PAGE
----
Curtain coming down

Blue Room actors plan to quit, form new troupe following firing of Artistic DirectorJoe Hilsee

SACKED<br> Veteran Blue Room Theatre Artistic Director (and actor) Joe Hilsee has learned he will be replaced at the end of the current season. He and the theater’s core group of actors hope to start a new theater company.

Veteran Blue Room Theatre Artistic Director (and actor) Joe Hilsee has learned he will be replaced at the end of the current season. He and the theater’s core group of actors hope to start a new theater company.

Photo By Meredith J. Cooper

On stage now:
The Blue Room is currently performing Tony Kushner’s Angels in America Thursdays through Saturdays until March 24. A special actors’ benefit night is scheduled for Sunday, March 25. Log on to for more information and see Scene for a review.

After this year’s run of Fresh Ink, the Blue Room Theatre will have to start looking for fresh talent.

Each year in late spring the Blue Room Company, the core group of actors at the theater, spends a week writing and rehearsing new plays, performing the much-anticipated festival of new plays as the season’s grand finale. And this year company members expect Fresh Ink to be their best season-ender ever.

Unfortunately, it will also mark the finale of their performance careers at the theater that they’ve been a major part of for the past seven years.

Last week the Blue Room’s board of directors decided to replace Artistic Director Joe Hilsee with Chico State University Professor Emerita Gail Holbrook, who will take on the role of executive director. The position will include being artistic director as well as the theater’s managerial head.

Disagreeing with the decision and upset that they weren’t directly consulted, the members of the company joined Hilsee in announcing they will resign at season’s end, June 15.

As with most stories, there are at least two sides here, but it is important to note that those leaving the theater have made it their goal to make their last plays at the Blue Room their best, and the directors and Holbrook will continue “challenging artists and audiences with plays of depth and vibrancy,” as stated in the theater’s mission statement.

The changes can be traced back to events in 2005, when board members drafted a new five-year plan and sought to create the executive-director position. For two seasons, with full support from the company, Hilsee—regarded as one of the finest local actors in recent years—filled the position and ran the theater.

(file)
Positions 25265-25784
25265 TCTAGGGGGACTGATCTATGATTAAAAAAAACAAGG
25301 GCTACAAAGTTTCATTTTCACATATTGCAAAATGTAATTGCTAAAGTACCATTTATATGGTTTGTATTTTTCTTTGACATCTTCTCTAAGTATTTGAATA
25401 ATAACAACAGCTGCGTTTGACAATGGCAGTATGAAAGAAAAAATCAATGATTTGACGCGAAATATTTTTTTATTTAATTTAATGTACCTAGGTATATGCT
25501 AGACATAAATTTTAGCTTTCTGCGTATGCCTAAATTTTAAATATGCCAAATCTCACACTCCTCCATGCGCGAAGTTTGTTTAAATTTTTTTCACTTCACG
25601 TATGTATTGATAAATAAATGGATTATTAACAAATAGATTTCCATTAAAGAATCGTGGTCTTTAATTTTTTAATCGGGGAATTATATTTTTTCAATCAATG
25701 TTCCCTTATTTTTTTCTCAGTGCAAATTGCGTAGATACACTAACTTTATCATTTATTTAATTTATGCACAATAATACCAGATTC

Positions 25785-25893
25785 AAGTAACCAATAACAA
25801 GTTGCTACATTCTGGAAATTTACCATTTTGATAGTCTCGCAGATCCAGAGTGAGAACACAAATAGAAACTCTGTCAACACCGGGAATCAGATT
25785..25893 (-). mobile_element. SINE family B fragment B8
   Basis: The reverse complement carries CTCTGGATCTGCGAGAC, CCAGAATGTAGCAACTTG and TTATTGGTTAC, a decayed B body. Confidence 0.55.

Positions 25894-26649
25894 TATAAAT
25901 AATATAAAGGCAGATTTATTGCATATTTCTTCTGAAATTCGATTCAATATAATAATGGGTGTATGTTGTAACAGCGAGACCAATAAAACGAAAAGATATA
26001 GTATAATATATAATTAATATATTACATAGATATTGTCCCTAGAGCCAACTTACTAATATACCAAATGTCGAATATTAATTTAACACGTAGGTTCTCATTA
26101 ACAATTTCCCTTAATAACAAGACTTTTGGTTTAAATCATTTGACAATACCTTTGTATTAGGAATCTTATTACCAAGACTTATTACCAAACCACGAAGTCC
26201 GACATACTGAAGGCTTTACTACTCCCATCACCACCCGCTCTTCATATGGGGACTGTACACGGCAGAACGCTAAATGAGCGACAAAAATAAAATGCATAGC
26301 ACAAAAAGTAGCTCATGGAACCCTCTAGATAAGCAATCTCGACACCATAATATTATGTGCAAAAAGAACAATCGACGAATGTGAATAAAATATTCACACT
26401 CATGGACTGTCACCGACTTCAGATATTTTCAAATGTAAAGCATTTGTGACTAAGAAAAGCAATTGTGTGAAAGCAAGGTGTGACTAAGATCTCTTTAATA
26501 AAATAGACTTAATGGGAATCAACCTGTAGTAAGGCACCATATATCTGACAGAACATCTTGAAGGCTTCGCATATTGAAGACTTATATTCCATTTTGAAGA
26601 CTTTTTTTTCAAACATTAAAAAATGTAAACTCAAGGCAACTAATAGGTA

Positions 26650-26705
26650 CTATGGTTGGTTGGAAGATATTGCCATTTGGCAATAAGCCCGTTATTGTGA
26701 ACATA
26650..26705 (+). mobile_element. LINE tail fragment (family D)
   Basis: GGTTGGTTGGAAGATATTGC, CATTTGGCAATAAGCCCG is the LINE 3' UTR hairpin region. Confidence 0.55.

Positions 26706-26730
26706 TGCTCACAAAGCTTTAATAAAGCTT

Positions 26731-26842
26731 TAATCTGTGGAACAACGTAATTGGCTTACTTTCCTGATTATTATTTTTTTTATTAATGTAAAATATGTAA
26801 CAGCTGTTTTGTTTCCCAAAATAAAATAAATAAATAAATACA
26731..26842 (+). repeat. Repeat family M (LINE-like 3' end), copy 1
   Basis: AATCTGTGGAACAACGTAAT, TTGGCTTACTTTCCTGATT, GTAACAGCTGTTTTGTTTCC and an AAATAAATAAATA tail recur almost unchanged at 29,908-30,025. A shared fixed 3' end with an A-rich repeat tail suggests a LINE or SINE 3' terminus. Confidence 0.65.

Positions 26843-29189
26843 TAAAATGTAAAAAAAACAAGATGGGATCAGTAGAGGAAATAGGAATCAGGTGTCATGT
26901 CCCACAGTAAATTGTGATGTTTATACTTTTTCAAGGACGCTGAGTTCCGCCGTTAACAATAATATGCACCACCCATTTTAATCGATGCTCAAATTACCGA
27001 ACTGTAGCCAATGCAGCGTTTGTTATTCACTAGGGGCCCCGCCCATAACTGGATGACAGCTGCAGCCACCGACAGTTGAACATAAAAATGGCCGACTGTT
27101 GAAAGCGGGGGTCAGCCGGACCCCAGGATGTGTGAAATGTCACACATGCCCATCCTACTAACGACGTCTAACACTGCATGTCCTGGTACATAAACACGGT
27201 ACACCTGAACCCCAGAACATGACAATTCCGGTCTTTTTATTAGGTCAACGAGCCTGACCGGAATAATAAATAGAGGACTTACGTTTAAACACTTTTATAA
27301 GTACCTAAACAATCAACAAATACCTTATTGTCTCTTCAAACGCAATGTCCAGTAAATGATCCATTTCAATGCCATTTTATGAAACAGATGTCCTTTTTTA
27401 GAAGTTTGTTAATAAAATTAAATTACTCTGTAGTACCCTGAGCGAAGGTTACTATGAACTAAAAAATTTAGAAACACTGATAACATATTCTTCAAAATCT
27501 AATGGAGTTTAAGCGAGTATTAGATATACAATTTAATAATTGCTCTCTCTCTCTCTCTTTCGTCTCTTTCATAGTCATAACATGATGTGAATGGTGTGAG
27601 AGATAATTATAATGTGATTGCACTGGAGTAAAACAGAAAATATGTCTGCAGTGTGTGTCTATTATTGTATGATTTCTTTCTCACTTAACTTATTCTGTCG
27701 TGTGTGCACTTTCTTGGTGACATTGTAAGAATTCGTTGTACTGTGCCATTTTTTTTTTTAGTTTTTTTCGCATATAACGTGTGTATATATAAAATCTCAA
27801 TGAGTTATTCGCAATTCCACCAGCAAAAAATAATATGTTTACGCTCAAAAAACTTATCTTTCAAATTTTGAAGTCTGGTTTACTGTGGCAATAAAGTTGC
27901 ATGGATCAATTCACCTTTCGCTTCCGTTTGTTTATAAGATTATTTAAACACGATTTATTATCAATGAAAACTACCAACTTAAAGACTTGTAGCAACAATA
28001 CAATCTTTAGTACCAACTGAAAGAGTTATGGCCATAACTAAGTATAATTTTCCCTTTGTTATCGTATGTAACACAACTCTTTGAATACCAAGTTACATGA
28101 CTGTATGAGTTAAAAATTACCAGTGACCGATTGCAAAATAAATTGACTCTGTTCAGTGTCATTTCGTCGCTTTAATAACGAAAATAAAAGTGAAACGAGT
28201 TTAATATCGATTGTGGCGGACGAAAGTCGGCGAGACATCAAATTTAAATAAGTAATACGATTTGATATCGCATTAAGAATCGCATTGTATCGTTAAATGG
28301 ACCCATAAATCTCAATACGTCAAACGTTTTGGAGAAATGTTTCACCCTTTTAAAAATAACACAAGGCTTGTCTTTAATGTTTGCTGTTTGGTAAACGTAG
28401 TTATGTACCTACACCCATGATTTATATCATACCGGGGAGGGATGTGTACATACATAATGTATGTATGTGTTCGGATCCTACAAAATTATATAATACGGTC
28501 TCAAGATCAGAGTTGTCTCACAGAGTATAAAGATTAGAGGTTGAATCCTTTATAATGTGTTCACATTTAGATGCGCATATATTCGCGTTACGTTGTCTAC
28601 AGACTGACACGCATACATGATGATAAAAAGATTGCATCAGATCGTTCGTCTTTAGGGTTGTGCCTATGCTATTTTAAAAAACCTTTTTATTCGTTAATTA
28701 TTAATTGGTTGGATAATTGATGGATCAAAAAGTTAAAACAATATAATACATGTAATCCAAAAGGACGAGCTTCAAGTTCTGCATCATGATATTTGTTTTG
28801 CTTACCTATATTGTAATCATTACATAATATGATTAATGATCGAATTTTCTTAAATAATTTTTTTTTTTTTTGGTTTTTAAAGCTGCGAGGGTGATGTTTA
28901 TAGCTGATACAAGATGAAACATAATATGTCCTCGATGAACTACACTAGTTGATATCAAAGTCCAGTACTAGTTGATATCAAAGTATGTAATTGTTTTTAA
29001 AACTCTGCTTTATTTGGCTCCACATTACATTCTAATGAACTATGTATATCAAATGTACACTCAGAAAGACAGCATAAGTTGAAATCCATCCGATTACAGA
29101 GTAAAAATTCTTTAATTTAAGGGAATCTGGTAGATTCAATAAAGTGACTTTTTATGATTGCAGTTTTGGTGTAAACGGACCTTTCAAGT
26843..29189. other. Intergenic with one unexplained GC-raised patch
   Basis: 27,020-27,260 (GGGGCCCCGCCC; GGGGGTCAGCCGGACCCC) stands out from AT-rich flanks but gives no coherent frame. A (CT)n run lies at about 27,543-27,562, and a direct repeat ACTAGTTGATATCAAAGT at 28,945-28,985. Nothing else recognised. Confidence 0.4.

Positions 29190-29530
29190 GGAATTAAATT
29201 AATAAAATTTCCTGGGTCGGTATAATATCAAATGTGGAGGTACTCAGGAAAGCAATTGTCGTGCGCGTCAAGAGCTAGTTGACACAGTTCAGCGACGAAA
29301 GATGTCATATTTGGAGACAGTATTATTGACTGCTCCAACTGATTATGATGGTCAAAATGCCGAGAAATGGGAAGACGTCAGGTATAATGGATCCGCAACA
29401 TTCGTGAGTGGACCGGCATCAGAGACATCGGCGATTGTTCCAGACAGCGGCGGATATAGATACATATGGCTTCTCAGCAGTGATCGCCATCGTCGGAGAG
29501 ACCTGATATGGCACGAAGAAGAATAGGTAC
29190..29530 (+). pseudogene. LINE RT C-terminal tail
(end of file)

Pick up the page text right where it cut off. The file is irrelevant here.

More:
At the beginning of this season, the board scheduled a national search to fill the position, a step that Hilsee and the company protested.

In a letter written by company member Amber Miller and signed by 13 others, including company members and acting contributors to the Blue Room, the group endorsed Hilsee after stating its case that no search was necessary because Hilsee was “the best person for the position.”

“If the search must take place, we the company and active contributors want the Board of Directors and hiring committee to know that Joe Hilsee has our support 100 percent,” the letter reads. “We feel it is imperative he remain the Blue Room Theatre’s Executive Director.”

Hilsee himself argued that the timing of the search would be disruptive to their artistic goals. “Like sports, theater has a season,” he said. “In baseball or football, the manager or coach typically gets fired at the end of the season.”

Still the search continued, and the Blue Room received over 30 applications from Chico to the East Coast, said Richard Collins, board president. Each applicant went through the same process and was screened by the search committee, consisting of Collins, board Vice President Linda McMichael and a former chairman of Chico State’s Theater Department, Randy Wonzong.

Collins maintains that the board took the company’s letter into consideration and also Hilsee’s suggestion that there be two directors, one artistic and one managerial. But in the end, the group decided to go with Holbrook.

Wonzong, who has worked with Holbrook for nearly 30 years, abstained from the vote on her, Collins said. He was asked to be part of the search committee because of his experience, and he brought the “skill set to ask true and important questions” in regard to theater.

Some company members say an awkward tension between the company and the directors has developed over the current season and many directors don’t even show up for opening nights anymore. Collins insisted that politics did not play a role in the board’s decision.

“Gail brings a love to the theater and can carry out the five-year plan,” he said. “Part of that is our commitment to have the theater become a professional theater to pay directors and actors who volunteer so much of their time. To be able to do that in Chico would be great.”

Holbrook, who revived Chico State’s Court Theatre in the late 1990s, said she wasn’t surprised Hilsee and the company have chosen to resign, saying that theater artists are a loyal bunch.

“You know, when Joe was hired, the company quit and a new one formed,” she said, confident history will repeat itself. “My big goal, and I think the reason I was hired, is to get butts in the seats.”

While Holbrook works on improving attendance next season, Hilsee and his troupe will look for a new venue.

“I feel sadness now,” said company member Betty Burns, who for 13 years has dedicated herself to the Blue Room. “But something positive comes out of everything, and the aspect of starting something new is exciting.”